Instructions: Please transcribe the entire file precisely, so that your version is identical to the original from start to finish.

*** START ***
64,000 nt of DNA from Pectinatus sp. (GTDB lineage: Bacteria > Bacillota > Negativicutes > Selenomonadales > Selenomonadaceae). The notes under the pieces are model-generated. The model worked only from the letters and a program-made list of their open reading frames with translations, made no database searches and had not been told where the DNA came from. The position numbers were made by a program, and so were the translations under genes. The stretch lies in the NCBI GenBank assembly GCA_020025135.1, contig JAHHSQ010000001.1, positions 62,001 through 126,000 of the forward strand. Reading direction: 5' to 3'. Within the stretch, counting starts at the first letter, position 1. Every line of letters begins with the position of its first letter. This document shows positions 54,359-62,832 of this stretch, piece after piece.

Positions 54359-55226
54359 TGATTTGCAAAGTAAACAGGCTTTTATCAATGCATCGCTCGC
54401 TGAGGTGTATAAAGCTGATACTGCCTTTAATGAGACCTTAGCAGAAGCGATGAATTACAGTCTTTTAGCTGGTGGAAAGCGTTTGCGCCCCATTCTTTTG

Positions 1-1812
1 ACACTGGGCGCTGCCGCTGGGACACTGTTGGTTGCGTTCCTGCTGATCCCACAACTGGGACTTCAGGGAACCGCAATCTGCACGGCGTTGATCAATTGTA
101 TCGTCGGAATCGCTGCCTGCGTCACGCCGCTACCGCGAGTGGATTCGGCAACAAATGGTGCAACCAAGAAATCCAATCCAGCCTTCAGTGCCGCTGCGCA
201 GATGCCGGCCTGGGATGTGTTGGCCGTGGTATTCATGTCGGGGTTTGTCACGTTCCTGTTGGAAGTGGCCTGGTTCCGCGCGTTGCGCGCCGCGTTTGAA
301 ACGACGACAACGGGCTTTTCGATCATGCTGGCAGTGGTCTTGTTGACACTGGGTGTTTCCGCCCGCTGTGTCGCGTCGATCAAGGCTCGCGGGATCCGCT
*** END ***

64,000 nt of DNA from Pectinatus sp. (GTDB lineage: Bacteria > Bacillota > Negativicutes > Selenomonadales > Selenomonadaceae). The notes under the pieces are model-generated. The model worked only from the letters and a program-made list of their open reading frames with translations, made no database searches and had not been told where the DNA came from. The position numbers were made by a program, and so were the translations under genes. The stretch lies in the NCBI GenBank assembly GCA_020025135.1, contig JAHHSQ010000001.1, positions 62,001 through 126,000 of the forward strand. Reading direction: 5' to 3'. Within the stretch, counting starts at the first letter, position 1. Every line of letters begins with the position of its first letter. This document shows positions 54,359-62,832 of this stretch, piece after piece.

Positions 54359-55226
54359 TGATTTGCAAAGTAAACAGGCTTTTATCAATGCATCGCTCGC
54401 TGAGGTGTATAAAGCTGATACTGCCTTTAATGAGACCTTAGCAGAAGCGATGAATTACAGTCTTTTAGCTGGTGGAAAGCGTTTGCGCCCCATTCTTTTG

Positions 1-1812
1 ACACTGGGCGCTGCCGCTGGGACACTGTTGGTTGCGTTCCTGCTGATCCCACAACTGGGACTTCAGGGAACCGCAATCTGCACGGCGTTGATCAATTGTA
101 TCGTCGGAATCGCTGCCTGCGTCACGCCGCTACCGCGAGTGGATTCGGCAACAAATGGTGCAACCAAGAAATCCAATCCAGCCTTCAGTGCCGCTGCGCA
201 GATGCCGGCCTGGGATGTGTTGGCCGTGGTATTCATGTCGGGGTTTGTCACGTTCCTGTTGGAAGTGGCCTGGTTCCGCGCGTTGCGCGCCGCGTTTGAA
301 ACGACGACAACGGGCTTTTCGATCATGCTGGCAGTGGTCTTGTTGACACTGGGTGTTTCCGCCCGCTGTGTCGCGTCGATCAAGGCTCGCGGGATCCGCT